Frentorish Tori Bowie (born August 27, 1990) is an American track and field athlete, who primarily competes in the long jump, the 100 m and the 200 m. She has a personal record of 6.95 m (22 ft 91⁄2 in) for the long jump, set in 2014. She won the bronze medal at the 2015 IAAF Championship in Beijing in the 100 meters. She competed collegiately for the University of Southern Mississippi and was a two-time NCAA champion, winning indoors and outdoors in 2011. She holds the school records for the long jump and was also NCAA runner-up outdoors in 2012. She came runner-up in the long jump at the USA Indoor Track and Field Championships and represented her country at the 2014 IAAF World Indoor Championships. Bowie also competes in sprinting events, holding personal bests of 10.78 seconds for the 100-meter dash, 21.99 seconds for the 200-meter dash, and 7.14 seconds for the 60-meter dash, as well as having a triple jump best of 13.09 m (42 ft 111⁄4 in). She won the Silver medal in the 100m dash and bronze in the 200m dash at the 2016 Rio Olympics. Early life and college: Tori and her sister were born in Sand Hill, Mississippi and adopted at a young age by their biological grandmother. She attended Pisgah High School and began competing in track for the school. She won two state high school championships in the 100 m dash, 200 m dash and the long jump, as well as three state titles in the 4×100 m relay. She also competed in the state team for women’s basketball. Bowie gained an athletic scholarship to attend the University of Southern Mississippi, doing an interdisciplinary degree. She represented the Southern Miss Golden Eagles and Lady Eagles in NCAA Division I competitions. Doing both sprints and jumps, she had her best results in the long jump in her freshman year, coming third Conference USA indoors, second at the Conference USA outdoors and reaching the NCAA Women’s Outdoor Track and Field Championship, where she jumped in qualifying only. In her second year of collegiate competition she set an indoor best of 6.23 m (20 ft 51⁄4 in) in the long jump and was Conference USA indoor runner-up. At the outdoor Conference USA meet, she came third in the long jump and also made the 100 m final. A personal record of 6.43 m (21 ft 1 in) for the long jump saw her qualify again for the NCAA meet, where she finished sixth in the final. She also jumped nationally at the 2010 USA Outdoor Track and Field Championships, managing eighth place overall. The 2011 season saw her rise to the top of the rankings. She began with a long jump victory at the Conference USA indoors, where she was also runner-up in the triple jump. A jump of 6.52 m (21 ft 41⁄2 in) was enough to win her first college title in the long jump at the NCAA Women’s Indoor Track and Field Championship – this was also a school record mark. She was second in both horizontal jumps at the Conference USA Outdoors, then won the NCAA outdoor long jump title with another school record mark of 6.64 m (21 ft 91⁄4 in). For her achievements she was named the conference female athlete of the year. In her final year of college at University of Southern Mississippi, she began with a triple jump win at the Conference USA indoor championships and a personal record of 13.09 m (42 ft 111⁄4 in) for the event. She also managed second place in the long jump. Bowie competed in both jumps at the NCAA indoor championship, but was out of the top eight in both events. Outdoors, she significantly improved her 100 m best that year, dropping from 11.76 to 11.28 seconds. She entered three events at the outdoor Conference USA meet, coming third in the 100 m, first in the long jump with a new school record of 6.78 m (22 ft 23⁄4 in), as well as fifth in the triple jump. In her last major outing for the Southern Miss Eagles she tried to defend her NCAA outdoor title in the long jump, but was beaten by Whitney Gipson and finished second.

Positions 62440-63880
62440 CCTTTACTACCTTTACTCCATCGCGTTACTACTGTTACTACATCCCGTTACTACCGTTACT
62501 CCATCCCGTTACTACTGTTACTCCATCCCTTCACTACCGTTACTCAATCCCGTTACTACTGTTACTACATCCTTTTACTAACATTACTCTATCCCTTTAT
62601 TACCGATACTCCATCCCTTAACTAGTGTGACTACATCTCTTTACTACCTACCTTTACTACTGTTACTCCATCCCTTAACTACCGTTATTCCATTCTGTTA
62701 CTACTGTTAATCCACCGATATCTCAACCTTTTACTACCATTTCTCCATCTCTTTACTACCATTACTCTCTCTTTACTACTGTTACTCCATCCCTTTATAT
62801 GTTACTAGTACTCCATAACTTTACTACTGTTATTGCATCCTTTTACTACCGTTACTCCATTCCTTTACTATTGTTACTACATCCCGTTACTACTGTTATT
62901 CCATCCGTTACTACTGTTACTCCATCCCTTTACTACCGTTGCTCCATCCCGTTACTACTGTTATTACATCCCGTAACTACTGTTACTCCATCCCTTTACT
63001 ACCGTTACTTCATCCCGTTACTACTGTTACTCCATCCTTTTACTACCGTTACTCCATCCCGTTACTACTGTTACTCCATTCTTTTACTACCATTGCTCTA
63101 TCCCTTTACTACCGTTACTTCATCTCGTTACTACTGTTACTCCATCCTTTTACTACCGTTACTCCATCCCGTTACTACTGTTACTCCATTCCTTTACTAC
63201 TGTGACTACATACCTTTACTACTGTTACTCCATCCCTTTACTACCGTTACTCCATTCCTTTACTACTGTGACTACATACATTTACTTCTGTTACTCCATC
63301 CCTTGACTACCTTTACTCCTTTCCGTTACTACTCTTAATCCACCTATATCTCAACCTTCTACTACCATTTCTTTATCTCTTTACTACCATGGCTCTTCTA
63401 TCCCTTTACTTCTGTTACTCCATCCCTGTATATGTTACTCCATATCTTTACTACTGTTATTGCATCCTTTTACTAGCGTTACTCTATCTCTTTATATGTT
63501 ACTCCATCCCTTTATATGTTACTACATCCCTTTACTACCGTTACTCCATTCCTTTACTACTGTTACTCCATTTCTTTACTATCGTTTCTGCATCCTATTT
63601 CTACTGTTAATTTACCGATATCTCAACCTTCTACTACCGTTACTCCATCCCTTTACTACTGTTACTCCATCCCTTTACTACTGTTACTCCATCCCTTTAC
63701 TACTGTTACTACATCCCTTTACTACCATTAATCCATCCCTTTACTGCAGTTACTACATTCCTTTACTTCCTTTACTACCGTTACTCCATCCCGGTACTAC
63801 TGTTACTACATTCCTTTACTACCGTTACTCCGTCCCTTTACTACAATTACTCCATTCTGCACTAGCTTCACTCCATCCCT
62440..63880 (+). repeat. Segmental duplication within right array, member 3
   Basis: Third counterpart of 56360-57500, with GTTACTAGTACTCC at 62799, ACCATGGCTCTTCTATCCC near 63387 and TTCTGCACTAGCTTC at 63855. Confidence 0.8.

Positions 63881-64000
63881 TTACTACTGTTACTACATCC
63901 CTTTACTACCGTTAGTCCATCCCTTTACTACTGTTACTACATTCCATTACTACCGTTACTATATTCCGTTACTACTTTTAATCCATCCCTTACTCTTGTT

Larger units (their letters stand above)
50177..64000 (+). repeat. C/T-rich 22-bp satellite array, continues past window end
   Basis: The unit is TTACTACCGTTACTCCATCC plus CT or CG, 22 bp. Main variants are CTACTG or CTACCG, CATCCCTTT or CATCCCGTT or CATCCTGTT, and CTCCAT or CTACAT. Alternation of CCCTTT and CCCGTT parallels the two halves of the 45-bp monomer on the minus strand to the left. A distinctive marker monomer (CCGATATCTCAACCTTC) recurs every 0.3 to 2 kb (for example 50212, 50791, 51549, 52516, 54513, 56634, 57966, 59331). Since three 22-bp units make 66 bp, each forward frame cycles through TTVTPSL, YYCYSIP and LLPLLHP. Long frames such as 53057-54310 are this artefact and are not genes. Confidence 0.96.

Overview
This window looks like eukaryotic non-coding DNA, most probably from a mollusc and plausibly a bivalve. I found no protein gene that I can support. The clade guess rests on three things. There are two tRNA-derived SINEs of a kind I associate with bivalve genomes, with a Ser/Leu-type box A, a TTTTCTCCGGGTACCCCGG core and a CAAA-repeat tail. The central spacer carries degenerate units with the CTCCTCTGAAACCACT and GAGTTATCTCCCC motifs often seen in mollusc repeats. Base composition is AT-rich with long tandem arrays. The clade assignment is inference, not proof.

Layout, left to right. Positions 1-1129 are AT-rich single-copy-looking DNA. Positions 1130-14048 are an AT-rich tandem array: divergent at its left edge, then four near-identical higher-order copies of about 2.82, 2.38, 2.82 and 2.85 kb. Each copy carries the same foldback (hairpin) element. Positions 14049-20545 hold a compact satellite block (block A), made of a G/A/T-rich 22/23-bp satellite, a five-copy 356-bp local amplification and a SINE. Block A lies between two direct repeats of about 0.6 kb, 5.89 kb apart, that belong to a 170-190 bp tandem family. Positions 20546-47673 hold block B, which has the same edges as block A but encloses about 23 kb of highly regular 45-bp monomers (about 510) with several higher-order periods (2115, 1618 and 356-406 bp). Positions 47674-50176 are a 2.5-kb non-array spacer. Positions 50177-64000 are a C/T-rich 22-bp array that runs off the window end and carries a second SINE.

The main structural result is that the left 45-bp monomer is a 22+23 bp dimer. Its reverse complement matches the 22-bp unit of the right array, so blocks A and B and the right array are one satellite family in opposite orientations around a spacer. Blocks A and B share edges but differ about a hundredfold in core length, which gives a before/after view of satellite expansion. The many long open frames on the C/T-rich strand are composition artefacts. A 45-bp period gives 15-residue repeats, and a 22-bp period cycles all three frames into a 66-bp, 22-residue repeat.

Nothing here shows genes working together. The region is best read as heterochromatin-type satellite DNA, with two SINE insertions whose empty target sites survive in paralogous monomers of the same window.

Eddie Murphy was born in the Bushwick projects in Brooklyn, New York, he personally observed the scandals that are the subject of his later comedy. His dad was an amateur comedian, so growing up he, too, saw himself as a performer. Even as a child, Eddie liked to make relatives and friends laugh with jokes about boogers and other naughty things that children think are hilarious. His mother Lillian, was a telephone operator. It wasn’t long before Eddie’s life began changing for the worse. His mom and dad weren’t getting along and they divorced when Eddie was 3 years old. Five years later, they heard the news that Eddie’s father had died. After that the little family, Eddie, his mom and older brother, Charles, had a really hard time. They struggled financially and it was during this time that his mother was hospitalized for a long period of time. Eddie Murphy’s experience in foster care was a short, but very important part of his life. He was just eight years old when he and his brother were sent to a foster home because of his mother’s illness. Although he stayed in foster care for just about one year, he credits the experience with helping him develop a sense of humor and making him realize how important it is to find something to laugh about in every situation. Murphy and his older brother Charles were put in the care of a woman whom Eddie calls “a kind of black Nazi”. “Those were baaaaaad days. Staying with her was probably the reason I became a comedian.” When Eddie was nine, his mother remarried and the family was reunited and moved to Long Island, New York. Eddie spent a lot of time watching TV and soon began imitating what he was watching. He did imitations of cartoon characters, such as Bugs Bunny and Tom and Jerry. “My mother says I never talked in my own voice–always cartoon characters. Dudley DoRight, Bullwinkle. I used to do Sylvester the Cat (‘thufferin’thuccotash’) all the time.” Eddie didn’t care much about school. He was a natural born class clown and thought of school as a never-ending party, just a place to get laughs. He was studying, sort of. But not the kind of studying his teachers had in mind. Developing his comedy skills was what Eddie wanted to do and he used school to try out his jokes. He worked on his routines after classes, and in high school became an expert at “ranking”(a form of witty insults). When a teacher showed disapproval about his joking around, Eddie answered back, “I’m going to be bigger than Bob Hope”. At age 15, Eddie hosted a youth center talent show, and was a big hit with the audience. “Looking out to the audience, I knew that it was show biz for the rest of my life.” Soon Eddie was doing comedy in some clubs around town. He was earning between $25 and $50 a night at nightclubs (where he was too young to use alcohol). It’s no wonder that his schoolwork was suffering. Instead of doing homework after school, he would be trying out his routines on his classmates. Eventually it caught up with Eddie and he flunked 10th grade. “As vain as I was, I don’t have to tell you what that did to me. Well, I went to summer school, to night school, I doubled up non classes, and I graduated only a couple of months late.” In his yearbook, Murphy declared his career plans: comedian. After high school, Eddie enrolled at community college mostly to please his mother, but he continued appearing at local clubs. Eventually he began appearing on the Manhattan comedy circuit where he learned that NBC-TV’s Saturday Night Live was looking for a black cast member. After six tries, he earned a spot as an “extra” and went on to a regular position. He emerged as one of the most popular members of the SNL cast ever with his popular impersonations of boxer Muhammad Ali, actor and comedian Bill Cosby, musician Stevie Wonder, Jerry Lewis and more. Eddie’s stand-up routines were street-smart with plenty of youthful arrogance, irreverent and ingenious, full of impish good cheer and peppered with four-letter words. Unlike others entertainers of that period, however, Eddie Murphy has always believed in clean living. He avoids alcohol, tobacco and drugs. He told Barbara Walters: “I’m funny without narcotics. I don’t have to sniff cocaine to be funny.”6) It’s hard not to love Eddie Murphy. His style, though raunchy, is charming comedy. There is no more successful black actor on the planet, having generated well over $2 billion from his long list of hits including “48 Hours”, “Trading Places”, “Beverly Hills Cop I, II, & III”, The Golden Child”, “Another 48 Hours”, “Coming To America”, “Boomerang”, “The Distinguished Gentleman”, “Vampire in Brooklyn”, “The Nutty Professor”, “Metro”, “Daddy Day Care”, and “Shrek I, II”.